“If you picked up a handful of sand, it was like that plaque-like tumors blanketing my peritoneal area. I had a radical hysterectomy, liver resection, colon resection, appendectomy, stomach scraped. It was intense. Waking up after that surgery, was like, ‘Whoa. You’ve gotten cut from your sternum to your pubic bone,” Sherry Pollex described her situation.
She underwent six rounds of IV chemotherapy using a port near her rib cage.
“For eight hours, they chemo-wash you. They turn you around. Every 8 hours. That was the toughest six months of my life,” she said.
The impact of chemo eventually took its toll on the brave and beloved NASCAR figure. Pollex said she could barely recognize herself during treatment.
“You weigh 80 pounds, no hair, no eyelashes,” she described.
Chemotherapy stops cancerous cells from growing, dividing, and spreading to other organs within the body. As it travels through the bloodstream, chemotherapy drugs kill cancerous cells. This treatment has side effects, including fatigue, nausea and vomiting, and hair loss.
“A common question that we get is whether or not chemotherapy will cause a lot of nausea and vomiting,” says Dr. Amer Karam, gynecologic oncologist at Stanford University in the San Francisco Bay Area. “That may have been true a number of decades ago, but we’ve gotten very good at being able to prevent nausea and vomiting, particularly right after chemotherapy.”
The resilience of Pollex aided her in recovery, and she even had a reprieve until the cancer returned 15 months later in her spleen and liver. Another surgery was on the horizon, and six more months of chemotherapy.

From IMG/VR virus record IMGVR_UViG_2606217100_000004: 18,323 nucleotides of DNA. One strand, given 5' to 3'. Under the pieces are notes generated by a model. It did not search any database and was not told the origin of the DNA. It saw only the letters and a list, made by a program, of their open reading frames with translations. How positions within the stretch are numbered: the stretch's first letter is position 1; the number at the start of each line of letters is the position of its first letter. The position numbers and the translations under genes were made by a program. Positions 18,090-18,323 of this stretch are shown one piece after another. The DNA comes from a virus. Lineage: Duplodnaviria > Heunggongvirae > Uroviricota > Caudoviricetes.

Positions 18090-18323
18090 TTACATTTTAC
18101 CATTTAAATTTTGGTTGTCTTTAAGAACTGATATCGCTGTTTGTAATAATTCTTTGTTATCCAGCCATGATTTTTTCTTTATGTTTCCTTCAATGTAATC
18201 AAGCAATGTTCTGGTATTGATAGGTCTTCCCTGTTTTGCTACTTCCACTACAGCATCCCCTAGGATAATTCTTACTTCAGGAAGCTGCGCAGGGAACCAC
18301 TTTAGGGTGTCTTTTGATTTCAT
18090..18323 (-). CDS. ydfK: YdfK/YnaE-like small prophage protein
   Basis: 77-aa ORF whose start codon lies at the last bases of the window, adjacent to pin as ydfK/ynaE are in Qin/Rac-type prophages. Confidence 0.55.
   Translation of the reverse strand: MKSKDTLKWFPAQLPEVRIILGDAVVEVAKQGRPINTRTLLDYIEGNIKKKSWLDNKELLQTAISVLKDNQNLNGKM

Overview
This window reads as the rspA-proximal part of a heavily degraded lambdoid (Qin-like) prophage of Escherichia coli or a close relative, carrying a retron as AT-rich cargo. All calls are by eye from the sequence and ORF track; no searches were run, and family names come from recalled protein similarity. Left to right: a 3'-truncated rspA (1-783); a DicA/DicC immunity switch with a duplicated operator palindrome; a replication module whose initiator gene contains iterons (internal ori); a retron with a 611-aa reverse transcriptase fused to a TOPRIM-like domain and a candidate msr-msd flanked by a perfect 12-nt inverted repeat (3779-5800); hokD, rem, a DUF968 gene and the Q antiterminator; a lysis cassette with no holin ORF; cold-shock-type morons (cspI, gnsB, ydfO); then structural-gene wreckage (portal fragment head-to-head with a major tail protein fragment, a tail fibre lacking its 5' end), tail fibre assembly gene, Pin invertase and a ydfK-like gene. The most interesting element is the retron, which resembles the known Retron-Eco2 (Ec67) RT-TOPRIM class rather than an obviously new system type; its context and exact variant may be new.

In 2017, she started taking a PARP inhibitor, which prevents cancer cells from repairing their damaged DNA and multiplying.
WATCH: Using PARP inhibitors during treatment.
Pollex also got into integrative modalities and noticed another area for improvement in the cancer world.
“There’s such a breakdown in our system of teaching cancer patients how to take care of themselves after we pump them full of drugs. You cannot be in the same environment you got sick in. We need to be teaching patients that,” she said.
Integrative medicine for Pollex meant eating healthy foods, doing yoga and meditation, and spending time in a hyperbaric chamber. (A hyperbaric chamber is an enclosure where a user breathes in oxygen at levels above normal atmospheric pressure.)
She followed a ketogenic diet and got “mistletoe injections” in her body weekly. The National Cancer Institute describes mistletoe injections as mistletoe plant extracts given to the patient to help manage conditions including headaches, menopausal symptoms, and arthritis, among other ailments.
To help make sure patients have access to integrative medicine, she opened the Sherry Strong Integrative Medicine Oncology Clinic in November 2020, which offers services such as oncology massage, acupuncture, meditation, yoga, and nutrition counseling to patients regardless of their ability to pay.
Questions for Your Doctor
If you have been diagnosed with ovarian cancer and need guidance to further educate yourself on the disease and treatment, consider these questions for your doctor.
- What type of ovarian cancer do I have?
- What stage is my cancer in?
- Do you recommend I get genetic testing for any gene mutations, such as the BRCA gene mutation?
- What initial treatment options do you recommend?
- What are the possible side effects of the recommended treatment, and how to cope with them?
- Will insurance help cover my recommended treatment?